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Last night, a 60 Minutes report by Steve Kroft highlighted some of scarier implications of the demise of America’s infrastructure.

  • 70,000 bridges are “structurally deficient.*” Tens of thousands more are functionally obsolete. One of these was the Skagit River Bridge in Washington; another was the I-35 bridge in Minneapolis.
  • 32% of our major roads are in poor condition. Bad roads contribute to accidents and fatalities in every county, in every state—and, drivers pay around $67 billion per year in costs and repairs caused by road conditions.
  • Future economic costs are enormous. Aging train tracks, outdated seaports, crumbling highways cause untold numbers of problems and delays for private businesses.

Our infrastructure is on life support right now.

–Ray LaHood,  former Transportation Secretary, with Building America’s Future

The worst part: we need a fearful, perpetually gridlocked Congress to fix this problem.

The under-bridge was built to keep debris from this crumbling bridge from hitting cars and trucks below
The under-bridge was built to keep debris from this crumbling bridge from hitting cars and trucks below

Congress needs to take action.

Public spending on transportation infrastructure is at the lowest level in nearly 70 years (which is about the age of many deteriorating bridges).

That means pieces of critical infrastructure—like bridges on major highways like I-5—aren’t being properly maintained, repaired, or replaced.

But Congress hasn’t even produced a long-term surface transportation bill since 2009. State and local governments can’t plan any fixes if they don’t know when and how those repaving projects or bridge girders will be funded.

As 60 Minutes pointed out, building the US infrastructure used to be a bipartisan issue.

Now, almost no politician will actually try to do anything about this problem.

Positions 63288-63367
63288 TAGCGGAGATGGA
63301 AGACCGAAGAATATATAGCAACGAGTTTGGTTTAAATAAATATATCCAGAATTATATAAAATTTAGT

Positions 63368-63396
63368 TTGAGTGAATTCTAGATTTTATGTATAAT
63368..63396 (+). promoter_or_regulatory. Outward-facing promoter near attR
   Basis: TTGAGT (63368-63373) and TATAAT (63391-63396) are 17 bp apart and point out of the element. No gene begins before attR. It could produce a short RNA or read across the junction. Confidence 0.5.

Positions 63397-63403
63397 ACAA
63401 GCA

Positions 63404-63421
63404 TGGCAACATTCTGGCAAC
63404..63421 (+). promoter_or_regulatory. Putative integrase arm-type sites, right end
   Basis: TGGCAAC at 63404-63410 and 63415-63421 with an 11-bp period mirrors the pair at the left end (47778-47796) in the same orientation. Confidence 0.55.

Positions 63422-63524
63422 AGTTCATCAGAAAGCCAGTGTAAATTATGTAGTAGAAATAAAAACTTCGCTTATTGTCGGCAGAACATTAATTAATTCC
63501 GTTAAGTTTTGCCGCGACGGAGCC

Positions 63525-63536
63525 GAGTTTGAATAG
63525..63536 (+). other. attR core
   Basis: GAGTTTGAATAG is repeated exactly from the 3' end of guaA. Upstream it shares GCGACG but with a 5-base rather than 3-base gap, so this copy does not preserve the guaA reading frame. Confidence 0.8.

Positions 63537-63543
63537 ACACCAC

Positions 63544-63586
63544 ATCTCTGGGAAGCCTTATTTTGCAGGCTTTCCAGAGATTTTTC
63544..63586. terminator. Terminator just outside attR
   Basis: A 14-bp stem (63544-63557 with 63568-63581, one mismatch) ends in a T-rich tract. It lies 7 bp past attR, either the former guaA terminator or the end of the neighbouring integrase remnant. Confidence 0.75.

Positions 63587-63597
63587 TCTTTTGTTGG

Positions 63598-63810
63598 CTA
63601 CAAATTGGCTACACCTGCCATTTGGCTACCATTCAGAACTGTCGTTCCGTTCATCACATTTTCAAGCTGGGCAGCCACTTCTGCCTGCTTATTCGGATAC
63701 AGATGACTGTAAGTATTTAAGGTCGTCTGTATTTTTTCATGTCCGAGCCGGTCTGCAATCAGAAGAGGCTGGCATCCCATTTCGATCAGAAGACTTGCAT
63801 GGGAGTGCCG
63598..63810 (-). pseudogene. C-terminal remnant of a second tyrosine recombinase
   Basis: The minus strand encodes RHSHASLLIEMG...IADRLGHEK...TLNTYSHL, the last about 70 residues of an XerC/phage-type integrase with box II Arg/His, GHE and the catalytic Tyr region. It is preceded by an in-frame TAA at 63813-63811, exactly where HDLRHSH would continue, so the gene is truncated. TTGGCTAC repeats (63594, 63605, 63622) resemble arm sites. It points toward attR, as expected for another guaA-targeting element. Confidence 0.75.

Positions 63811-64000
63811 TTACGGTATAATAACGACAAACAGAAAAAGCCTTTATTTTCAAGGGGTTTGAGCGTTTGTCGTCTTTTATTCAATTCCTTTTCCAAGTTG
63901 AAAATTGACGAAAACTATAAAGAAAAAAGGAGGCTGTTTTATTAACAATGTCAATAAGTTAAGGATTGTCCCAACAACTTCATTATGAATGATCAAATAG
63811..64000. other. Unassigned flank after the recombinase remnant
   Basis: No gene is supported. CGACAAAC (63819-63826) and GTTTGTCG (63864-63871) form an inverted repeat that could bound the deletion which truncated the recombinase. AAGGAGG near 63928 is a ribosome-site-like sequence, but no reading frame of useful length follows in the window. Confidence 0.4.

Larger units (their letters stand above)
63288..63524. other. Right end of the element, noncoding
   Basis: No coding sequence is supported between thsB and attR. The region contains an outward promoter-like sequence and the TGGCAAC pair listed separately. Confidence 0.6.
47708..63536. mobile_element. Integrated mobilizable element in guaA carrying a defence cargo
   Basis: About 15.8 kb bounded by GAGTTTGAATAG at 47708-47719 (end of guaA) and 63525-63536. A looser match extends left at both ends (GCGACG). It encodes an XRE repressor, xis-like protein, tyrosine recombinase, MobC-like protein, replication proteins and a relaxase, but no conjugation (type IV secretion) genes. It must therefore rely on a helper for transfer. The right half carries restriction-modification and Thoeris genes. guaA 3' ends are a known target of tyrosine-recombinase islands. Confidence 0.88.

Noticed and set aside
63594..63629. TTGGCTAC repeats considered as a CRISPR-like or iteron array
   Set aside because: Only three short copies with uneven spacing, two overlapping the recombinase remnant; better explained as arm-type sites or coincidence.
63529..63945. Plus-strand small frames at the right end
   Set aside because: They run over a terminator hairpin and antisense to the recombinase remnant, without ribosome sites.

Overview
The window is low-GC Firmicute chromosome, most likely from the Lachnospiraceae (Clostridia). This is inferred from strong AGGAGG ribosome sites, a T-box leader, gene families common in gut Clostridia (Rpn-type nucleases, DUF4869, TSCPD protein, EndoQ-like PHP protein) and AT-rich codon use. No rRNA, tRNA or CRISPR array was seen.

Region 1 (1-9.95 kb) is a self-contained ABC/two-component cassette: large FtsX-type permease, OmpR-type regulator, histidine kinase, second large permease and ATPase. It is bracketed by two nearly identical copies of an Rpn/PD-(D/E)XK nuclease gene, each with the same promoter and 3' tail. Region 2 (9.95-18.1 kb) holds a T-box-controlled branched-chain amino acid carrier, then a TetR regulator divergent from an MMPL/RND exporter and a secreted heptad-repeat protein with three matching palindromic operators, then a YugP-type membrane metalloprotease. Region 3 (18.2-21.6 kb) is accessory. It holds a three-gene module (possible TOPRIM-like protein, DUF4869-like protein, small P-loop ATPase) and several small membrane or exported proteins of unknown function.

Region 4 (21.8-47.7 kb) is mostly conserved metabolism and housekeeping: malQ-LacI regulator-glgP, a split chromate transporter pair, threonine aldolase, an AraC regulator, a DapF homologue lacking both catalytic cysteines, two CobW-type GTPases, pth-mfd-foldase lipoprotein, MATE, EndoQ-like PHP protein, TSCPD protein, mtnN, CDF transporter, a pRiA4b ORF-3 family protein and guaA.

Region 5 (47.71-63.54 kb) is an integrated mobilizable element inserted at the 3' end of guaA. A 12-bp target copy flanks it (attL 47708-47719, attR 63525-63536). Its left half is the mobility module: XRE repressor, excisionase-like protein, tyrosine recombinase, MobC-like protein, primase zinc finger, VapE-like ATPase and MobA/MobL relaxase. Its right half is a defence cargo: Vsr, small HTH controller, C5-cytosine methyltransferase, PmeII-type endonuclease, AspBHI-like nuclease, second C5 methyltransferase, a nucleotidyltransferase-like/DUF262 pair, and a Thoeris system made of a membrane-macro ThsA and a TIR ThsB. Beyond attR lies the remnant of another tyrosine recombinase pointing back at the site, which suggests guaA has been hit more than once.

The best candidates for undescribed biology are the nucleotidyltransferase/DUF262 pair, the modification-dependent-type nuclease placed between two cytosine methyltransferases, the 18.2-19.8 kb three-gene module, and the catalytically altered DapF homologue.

The federal gas tax, which pays for highways and roads across the U.S., is $.18/gallon of gas. Most people think it’s a lot higher; Congress hasn’t increased the tax in more than 20 years.   As a result, the Highway Trust Fund is almost completely depleted.

Like any problem, the longer we wait, the harder it will be to solve.

Congress thinks that the American people are shortsighted, that we don’t understand the critical investment needed in our economy.

Americans aren’t stupid: we can understand that every billion dollars spent on infrastructure creates 35,000 good jobs.

We can understand that one critical highway or bridge collapse could have an economic impact upwards of $100 million per day.

We need to make a massive investment in America’s framework. According to the American Society of Civil Engineers, if we started right now, it’ll take an investment of $3.6 trillion by 2020.

Sadly, it may take another serious disaster to create the political will to solve this problem.

But one way or another, we are all going to pay for this failure.


Tell your Representative to get to work on fixing America’s Infrastructure.

See Collapsing Under our Feet for more on the impact of failing infrastructure, and how investing in infrastructure allows our economy to grow.



* A highway bridge is classified as structurally deficient by the National Bridge Index if the deck, superstructure, substructure or culvert is in “poor” condition (0 to 4 on the NBI rating scale), or if the bridge’s load-carrying capacity is significantly below current design standards.

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